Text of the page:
KimsaFeed CEO and Founder Kimsa Sok on Why Creativity Is Important
It was established in 2019 by Kimsa Sok he is the co-founder and CEO of KimsaFeed, an international tour guide for the Ministry of Tourism of Cambodia.
Kimsa Sok has made it, the Chief Executive Officer of Cambodian media and entertainment KimsaFeed. It may be easier to list the everyday pleasures of Phnom Penh’s booming youth culture than the 18-year-old does not have a handout. KimsaFeed is a Cambodian website that publishes articles about news and entertainment with a focus on digital media. It was established in 2019 by Kimsa Sok he is the co-founder and CEO of KimsaFeed, an international tour guide for the Ministry of Tourism of Cambodia.
Striding into Phnom Penh’s critically acclaimed Tiger’s Eye restaurant ten minutes before our interview for a set to start, Kimsa sets his navy backpack on the chair beside him and bends to his smartphone. “Sorry — just give me a few minutes,” he says, his fingers sprinting across the face of his phone. After a few moments of silence, he sets it down on the table and smiles.
Conversant in English, Vietnamese, Japanese, and several dialects of Chinese — the smattering of Russian forced on him during his early school years has fled from his memory — as well as his native Khmer. Kimsa speaks with the worldliness of a man who always keeps one eye firmly fixed on the horizon.
“I travel to a lot of countries — this is one of my advantages; I see things that a lot of Cambodians cannot see,” he says. “I can see everything are the trends coming to the world, and I can see that. OK, this is what is going to come in Cambodia also. Next, this is how I’ve expanded from the first shop to the second shop, the first brand to the second brand, and how I’ve been able to diversify into other industries. Because I can see what is coming.”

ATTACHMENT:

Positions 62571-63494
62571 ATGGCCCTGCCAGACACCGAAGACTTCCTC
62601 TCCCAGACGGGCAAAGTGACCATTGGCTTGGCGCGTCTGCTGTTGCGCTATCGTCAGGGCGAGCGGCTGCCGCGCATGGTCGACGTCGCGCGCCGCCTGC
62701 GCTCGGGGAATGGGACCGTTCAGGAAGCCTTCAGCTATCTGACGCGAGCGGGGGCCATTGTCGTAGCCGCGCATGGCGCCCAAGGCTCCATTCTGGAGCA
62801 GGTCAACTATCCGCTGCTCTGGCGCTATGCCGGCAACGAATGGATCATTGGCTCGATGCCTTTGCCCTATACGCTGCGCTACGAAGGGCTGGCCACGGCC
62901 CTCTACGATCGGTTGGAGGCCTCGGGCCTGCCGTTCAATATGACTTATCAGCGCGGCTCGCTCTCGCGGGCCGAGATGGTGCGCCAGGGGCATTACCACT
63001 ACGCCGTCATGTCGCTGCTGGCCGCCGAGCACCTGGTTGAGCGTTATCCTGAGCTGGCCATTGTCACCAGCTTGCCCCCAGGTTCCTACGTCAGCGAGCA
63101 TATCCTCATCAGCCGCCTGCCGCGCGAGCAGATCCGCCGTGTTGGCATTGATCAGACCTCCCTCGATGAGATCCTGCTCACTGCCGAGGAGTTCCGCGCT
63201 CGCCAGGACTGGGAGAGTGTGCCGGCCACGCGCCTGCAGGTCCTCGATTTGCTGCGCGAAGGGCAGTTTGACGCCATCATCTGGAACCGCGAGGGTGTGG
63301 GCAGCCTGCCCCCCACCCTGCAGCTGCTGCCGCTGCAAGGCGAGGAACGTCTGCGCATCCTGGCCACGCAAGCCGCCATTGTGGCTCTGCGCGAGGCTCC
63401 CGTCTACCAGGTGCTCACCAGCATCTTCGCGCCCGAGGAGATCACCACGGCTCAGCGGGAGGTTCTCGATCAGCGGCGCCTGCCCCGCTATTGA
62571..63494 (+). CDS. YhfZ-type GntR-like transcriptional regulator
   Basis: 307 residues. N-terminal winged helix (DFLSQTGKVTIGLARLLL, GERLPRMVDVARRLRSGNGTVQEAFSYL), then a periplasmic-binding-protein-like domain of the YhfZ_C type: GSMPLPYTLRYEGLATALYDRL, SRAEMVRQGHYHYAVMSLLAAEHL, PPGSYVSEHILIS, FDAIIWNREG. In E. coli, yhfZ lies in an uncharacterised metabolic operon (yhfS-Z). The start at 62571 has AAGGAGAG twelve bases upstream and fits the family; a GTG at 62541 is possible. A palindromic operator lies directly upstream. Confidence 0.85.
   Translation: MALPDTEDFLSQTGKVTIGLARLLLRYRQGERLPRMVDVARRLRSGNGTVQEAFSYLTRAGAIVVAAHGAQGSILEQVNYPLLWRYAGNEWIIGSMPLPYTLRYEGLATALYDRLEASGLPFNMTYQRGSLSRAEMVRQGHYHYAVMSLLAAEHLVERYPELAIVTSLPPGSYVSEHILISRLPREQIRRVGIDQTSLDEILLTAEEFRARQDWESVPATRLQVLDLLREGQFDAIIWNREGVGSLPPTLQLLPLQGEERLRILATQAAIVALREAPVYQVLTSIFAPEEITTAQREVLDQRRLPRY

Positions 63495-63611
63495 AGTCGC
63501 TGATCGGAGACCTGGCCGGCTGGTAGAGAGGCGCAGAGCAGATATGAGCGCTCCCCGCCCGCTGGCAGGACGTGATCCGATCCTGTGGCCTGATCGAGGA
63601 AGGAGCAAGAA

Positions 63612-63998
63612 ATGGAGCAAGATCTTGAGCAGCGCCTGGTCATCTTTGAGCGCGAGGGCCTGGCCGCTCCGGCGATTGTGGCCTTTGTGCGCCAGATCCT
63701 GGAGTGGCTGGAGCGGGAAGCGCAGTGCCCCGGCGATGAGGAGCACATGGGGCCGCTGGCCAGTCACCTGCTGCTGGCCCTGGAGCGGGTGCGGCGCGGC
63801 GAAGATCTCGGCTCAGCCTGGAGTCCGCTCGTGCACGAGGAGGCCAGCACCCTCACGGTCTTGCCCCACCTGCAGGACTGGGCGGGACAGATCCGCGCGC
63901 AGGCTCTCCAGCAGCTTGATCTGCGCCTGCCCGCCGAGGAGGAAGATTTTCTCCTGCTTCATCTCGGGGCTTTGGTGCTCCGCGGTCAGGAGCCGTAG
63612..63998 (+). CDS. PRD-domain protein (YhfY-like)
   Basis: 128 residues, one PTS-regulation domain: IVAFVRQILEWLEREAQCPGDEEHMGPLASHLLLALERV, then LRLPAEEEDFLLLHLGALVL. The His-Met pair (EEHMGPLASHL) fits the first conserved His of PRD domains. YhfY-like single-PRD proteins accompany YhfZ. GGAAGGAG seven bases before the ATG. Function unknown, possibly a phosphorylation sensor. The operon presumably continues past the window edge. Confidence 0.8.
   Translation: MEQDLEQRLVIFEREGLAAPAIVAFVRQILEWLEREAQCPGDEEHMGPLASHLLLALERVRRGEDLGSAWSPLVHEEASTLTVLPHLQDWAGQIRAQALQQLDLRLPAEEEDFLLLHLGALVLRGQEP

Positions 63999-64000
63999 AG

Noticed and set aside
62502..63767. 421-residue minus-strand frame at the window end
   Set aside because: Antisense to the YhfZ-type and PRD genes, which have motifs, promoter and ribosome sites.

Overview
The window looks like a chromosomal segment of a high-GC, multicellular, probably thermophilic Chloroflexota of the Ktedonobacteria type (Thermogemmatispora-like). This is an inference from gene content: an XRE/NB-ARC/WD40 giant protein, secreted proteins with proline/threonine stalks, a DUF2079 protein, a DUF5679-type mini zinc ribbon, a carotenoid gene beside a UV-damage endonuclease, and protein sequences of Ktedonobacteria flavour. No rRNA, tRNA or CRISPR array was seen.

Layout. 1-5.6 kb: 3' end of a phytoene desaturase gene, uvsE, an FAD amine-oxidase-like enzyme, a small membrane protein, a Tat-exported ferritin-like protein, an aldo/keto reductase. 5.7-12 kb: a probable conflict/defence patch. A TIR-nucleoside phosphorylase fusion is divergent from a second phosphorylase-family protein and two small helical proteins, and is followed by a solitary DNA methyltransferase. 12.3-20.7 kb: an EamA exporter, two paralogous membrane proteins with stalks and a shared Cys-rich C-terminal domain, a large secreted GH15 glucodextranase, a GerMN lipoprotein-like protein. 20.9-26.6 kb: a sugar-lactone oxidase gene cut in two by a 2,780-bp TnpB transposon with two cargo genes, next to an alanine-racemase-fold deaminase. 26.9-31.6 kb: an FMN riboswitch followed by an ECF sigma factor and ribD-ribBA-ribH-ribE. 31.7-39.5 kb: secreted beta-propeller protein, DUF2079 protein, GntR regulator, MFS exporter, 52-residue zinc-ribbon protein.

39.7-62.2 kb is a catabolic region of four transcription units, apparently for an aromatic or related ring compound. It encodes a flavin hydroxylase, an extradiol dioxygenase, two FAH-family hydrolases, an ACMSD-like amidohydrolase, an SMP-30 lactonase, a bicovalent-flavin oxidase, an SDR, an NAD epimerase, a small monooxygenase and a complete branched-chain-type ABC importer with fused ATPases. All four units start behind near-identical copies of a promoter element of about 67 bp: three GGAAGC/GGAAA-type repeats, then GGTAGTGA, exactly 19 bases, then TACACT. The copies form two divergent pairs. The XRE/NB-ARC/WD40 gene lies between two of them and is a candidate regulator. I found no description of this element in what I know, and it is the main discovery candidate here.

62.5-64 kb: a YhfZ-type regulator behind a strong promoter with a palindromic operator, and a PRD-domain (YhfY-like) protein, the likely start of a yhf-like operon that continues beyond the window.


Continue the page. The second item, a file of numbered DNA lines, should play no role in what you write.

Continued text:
Having dropped out of architecture school after flunking his second-year exams, Kimsa set up his first business two years before the turn of the millennium, flogging bootlegged CDs and movies from a black-painted store in Cambodia’s capital. For the man destined to distribute films in the nation’s most extravagant theatres, and it seems an inauspicious start.
“I never thought I would become an entrepreneur, a businessman,” he confesses. “I’m a kind of an artist guy — I liked to draw when I was young. I like to build things up from scratch.”
From his initial investment of $400, Kimsa has done precisely that. More than 2 years later, KimsaFeed is the Kingdom’s leading media and entertainment group, covering online news, television, film distribution, online gaming, and even a lifestyle magazine. For Kimsa, creating international quality content that caters to a Cambodian audience called KimsaFeed and his name, initiated by “Kimsa”, is a key component in the success of this digital website.
“Most of my business, no matter what I’ve created, I’ve created for local people first,” he says. “Because that is what I know the most, and can control the most. But the way we build the back end of our system is very broad as we can expand internationally. Some people say ‘think global, act local — that is what I would say myself.”